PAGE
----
Gripes against Art School

I have no desire to feed the ‘starving artist’ cliché, and I do actually think it’s a myth – with social media providing the ability to network on a global scale, plus online outlets making it easy to self-publicize, it would be wrong to suggest that artists still sit in a darkened room painting tears onto handmade canvases (was that ever true?) . However, I’m also not ignorant of the fact that times are really tough. The economy is on its way back up, but not for the arts. There have been so many drastic cuts, drops in the number of visitors to national galleries, university fees sky rocketing as well as the impending closure of fantastic arts charities and organisations, like IdeasTap, that it would be wrong to accuse young and struggling creative’s as simply being ‘melodramatic’.

I’m not feeling in a particularly positive or uplifting mood, and so am lacking the advice necessary to spur the defeat of these intense and stifling angers. As ever, my writing is a likely reflection of my feelings toward my own practice and as such, may paint the picture that I’m feeling a little blue. But also as ever, there is truth in what I write or else I would not write it. If you think of me as being melodramatic and whiney, I will forgive you if you stop reading, and ask that you remember all the positive things I have shared with you on this blog.

I think it’s important that everyone has a vent every now and then, so this is mine.

My main gripe that leads to all others is that Universities commit gross misconduct when ‘teaching’ their students who are paying thousands of pounds to ‘learn’.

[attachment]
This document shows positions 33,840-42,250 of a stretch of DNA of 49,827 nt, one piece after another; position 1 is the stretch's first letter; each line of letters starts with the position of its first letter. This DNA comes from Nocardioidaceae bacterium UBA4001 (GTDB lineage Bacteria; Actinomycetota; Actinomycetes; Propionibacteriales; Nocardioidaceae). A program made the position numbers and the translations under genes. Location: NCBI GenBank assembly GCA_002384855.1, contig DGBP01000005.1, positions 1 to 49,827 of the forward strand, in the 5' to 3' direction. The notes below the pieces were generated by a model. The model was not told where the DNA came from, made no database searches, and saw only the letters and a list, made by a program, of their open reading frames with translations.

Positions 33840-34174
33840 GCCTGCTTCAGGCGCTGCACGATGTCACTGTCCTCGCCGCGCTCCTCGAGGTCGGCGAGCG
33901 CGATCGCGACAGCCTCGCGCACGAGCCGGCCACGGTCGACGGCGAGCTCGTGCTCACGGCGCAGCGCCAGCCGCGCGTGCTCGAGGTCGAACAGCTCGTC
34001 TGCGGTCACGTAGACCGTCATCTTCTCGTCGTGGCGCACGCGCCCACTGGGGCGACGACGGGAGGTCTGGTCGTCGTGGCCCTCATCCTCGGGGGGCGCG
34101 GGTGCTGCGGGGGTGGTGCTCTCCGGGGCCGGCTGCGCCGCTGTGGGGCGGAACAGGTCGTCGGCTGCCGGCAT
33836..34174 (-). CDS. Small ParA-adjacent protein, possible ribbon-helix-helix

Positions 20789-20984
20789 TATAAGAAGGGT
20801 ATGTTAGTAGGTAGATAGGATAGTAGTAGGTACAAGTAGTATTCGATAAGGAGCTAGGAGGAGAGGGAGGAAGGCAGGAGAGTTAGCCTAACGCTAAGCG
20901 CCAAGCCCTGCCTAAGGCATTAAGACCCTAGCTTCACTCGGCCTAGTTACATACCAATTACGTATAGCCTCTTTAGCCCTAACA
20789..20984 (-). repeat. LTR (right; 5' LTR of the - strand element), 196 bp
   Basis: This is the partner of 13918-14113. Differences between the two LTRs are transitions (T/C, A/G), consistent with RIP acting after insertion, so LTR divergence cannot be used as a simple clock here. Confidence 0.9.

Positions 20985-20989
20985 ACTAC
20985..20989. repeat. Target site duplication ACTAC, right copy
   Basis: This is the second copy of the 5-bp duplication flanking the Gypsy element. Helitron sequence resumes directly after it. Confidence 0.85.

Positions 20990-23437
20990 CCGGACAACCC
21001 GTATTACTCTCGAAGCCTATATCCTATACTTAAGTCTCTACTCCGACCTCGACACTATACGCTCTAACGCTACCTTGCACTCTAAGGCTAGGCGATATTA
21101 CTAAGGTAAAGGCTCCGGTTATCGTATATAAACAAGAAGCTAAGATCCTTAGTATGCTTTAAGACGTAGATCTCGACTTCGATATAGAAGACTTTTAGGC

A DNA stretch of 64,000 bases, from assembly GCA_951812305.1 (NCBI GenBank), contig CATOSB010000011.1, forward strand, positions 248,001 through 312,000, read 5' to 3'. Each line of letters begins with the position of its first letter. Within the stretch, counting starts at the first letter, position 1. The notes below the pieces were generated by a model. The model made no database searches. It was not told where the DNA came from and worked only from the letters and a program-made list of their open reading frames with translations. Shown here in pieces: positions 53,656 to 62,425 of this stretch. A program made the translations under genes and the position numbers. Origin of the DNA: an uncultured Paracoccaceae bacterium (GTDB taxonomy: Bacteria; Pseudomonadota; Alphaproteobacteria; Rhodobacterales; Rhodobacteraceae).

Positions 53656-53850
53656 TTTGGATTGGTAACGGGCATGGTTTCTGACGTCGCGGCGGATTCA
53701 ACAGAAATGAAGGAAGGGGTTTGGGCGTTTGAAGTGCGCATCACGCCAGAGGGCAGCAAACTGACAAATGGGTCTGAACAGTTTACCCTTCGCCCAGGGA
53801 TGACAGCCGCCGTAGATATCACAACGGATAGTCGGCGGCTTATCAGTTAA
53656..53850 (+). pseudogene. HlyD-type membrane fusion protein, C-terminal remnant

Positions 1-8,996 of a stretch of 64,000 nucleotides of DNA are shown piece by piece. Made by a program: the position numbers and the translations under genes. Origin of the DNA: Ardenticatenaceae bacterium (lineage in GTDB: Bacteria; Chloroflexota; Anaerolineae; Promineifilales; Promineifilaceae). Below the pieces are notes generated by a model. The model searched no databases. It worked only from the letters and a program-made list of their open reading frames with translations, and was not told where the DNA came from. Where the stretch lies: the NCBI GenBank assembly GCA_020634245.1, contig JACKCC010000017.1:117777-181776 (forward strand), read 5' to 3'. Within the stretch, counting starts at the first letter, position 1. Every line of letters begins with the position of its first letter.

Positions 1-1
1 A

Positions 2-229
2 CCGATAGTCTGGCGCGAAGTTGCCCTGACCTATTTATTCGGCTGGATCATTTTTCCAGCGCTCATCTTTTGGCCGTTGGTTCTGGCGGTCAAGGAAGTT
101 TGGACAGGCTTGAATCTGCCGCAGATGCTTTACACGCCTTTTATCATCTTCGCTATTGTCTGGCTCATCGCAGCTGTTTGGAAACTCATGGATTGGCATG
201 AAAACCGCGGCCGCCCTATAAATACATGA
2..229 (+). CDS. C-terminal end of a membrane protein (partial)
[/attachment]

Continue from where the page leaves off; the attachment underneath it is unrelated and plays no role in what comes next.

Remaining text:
There is no business involved in the process of graduating as an artist and as such, young and emerging talent is squashed when released into the real and difficult world. Facing a lack of support from all corners – society, government, public, peers, themselves – it is not hard to see why so many creative souls give in to their fears and give up on nurturing their creative talent.

Even for those with a little more grit and tenacity, the story is (still) often the same. Who would choose a path where battling against rejection, self-doubt and financial sacrifice requires as much strength as making good work? It is unfair to think that people must continue to just ‘get on with it’, to pick themselves up and brush themselves off. Don’t get me wrong, there are plenty of people who seem indestructible to these kinds of blows, but there are others who are knocked so hard or so often that they fall into a state of self-deprecation, where leaving behind what they love seems so much better than the life they have chosen.

If I’m being honest, there are plenty of times I have come close to turning my back on art for want of an easier life.

But that phrase is a funny thing, and I don’t think I can call it ‘an easier life’, can I? Why is that?

Pursuing a full time career in a more traditional role, even if enjoyable on a part-time basis, leads to intense feelings of guilt and unhappiness, as though I have ‘given in to the man’ and chosen a material life over what makes me happy.

(Did I learn that somewhere?)

Equally, spending time painting or reading or drawing or writing, whilst others are slaving their guts out at work – you know, doing a real job – racks me with guilt and the unsettling feeling that I have made a huge mistake. How can I possibly justify taking this much time ‘off’ from ‘a real job’ to fulfill what is – without bringing in much of an income – just a hobby?